Does this matter to you?Â Is Google your (only) search tool of choice?
Google won’t autocomplete searches for “bittorrent,” but if you are interesting in learning how to kidnap someone, make meth, build a bomb, cheat on your taxes, or shoplift, they will happily autocomplete your search for you.
Google won’t autocomplete “bittorrent” but will autocomplete “how to kidnap a child” – Boing Boing.
“Editors of previous volumes have joined with skeptics from within the profession to protest the very idea of the DSM, saying that its “diseases” bear no relation to any particular neuropathology, and instead represent (at best), handy categories to put on insurance forms, and (at worst), a bonanza for the pharma industry, who get to produce pills that “cure” any disease that’s defined in the DSM. Greenberg captures the mental health field at the cusp of an enormous transformation driven by better genomics, better imaging, and hence a better understanding of what connections various symptoms have to one another, to physical problems, to genetics, and to health. The DSM has always been controversial — it’s the document that turned homosexuality into a mental illness for years — but never moreso than now.”
DSM wars: the battle to define mental illness – Boing Boing.
Cory Doctorow, of BoingBoing, recommends Steven Johnson’s new book Where good ideas come from
For Johnson, the secret lies in the “thin air” — the unplumbed space we credit for the “sparks of brilliance” and “happy accidents” that create new connections, strategies and thoughts. And for Johnson, this thin air is anything but: rather, it is a relatively predictable outcome arising from certain pre-conditions.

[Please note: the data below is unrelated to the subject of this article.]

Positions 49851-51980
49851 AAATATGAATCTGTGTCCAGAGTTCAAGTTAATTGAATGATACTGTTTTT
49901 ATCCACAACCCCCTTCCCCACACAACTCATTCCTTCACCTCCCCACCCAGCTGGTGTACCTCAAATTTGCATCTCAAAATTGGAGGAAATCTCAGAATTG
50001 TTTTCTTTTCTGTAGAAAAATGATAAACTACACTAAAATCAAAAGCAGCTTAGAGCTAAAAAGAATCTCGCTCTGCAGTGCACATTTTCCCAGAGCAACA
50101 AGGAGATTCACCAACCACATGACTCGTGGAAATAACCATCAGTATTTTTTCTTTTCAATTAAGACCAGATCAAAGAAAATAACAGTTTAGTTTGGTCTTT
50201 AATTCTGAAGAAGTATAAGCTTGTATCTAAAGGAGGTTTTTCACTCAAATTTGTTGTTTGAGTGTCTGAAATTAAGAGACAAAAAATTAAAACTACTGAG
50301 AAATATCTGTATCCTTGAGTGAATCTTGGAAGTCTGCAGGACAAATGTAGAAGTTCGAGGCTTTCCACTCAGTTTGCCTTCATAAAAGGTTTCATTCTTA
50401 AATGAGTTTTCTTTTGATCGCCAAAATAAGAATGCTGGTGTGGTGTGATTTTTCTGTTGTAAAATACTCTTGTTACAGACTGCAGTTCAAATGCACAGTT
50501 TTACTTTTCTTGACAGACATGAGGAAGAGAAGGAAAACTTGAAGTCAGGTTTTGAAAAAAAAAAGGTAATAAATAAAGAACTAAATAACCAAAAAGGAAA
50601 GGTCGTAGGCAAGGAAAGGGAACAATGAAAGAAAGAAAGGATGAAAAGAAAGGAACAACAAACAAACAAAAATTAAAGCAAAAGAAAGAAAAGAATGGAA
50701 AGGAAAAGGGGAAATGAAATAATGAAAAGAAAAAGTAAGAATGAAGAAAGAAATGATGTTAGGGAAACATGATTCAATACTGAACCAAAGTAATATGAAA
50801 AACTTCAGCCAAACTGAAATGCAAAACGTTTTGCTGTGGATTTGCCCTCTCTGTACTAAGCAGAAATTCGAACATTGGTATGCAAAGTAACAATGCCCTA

…Johnson makes a convincing case that innovation is fractal.
Latest leaked draft of secret copyright treaty: US trying to cram DRM rules down the world’s throats (via Boing Boing)
Michael Geist writes in with the latest news on the Anti-Counterfeiting Trade Agreement (ACTA), the secret, closed-door copyright treaty that will bring US-style copyright rules (and worse) to the whole world. Particularly disturbing is the growing support for “three-strikes” copyright rules that would disconnect whole families from the Internet if one member of the household was accused (without proof) of copyright infringement. The other big US agenda item is cramming pro-Digital Rights Management (DRM) rules down the world’s throats that go way beyond the current obligations under the UN’s WIPO Copyright Treaty. In the US version, breaking DRM is always illegal, even if you’re not committing any copyright violation — so breaking the DRM on your iPad to install software you bought from someone who hasn’t gone through the Apple approval process is illegal, even though the transaction involves no illicit copying.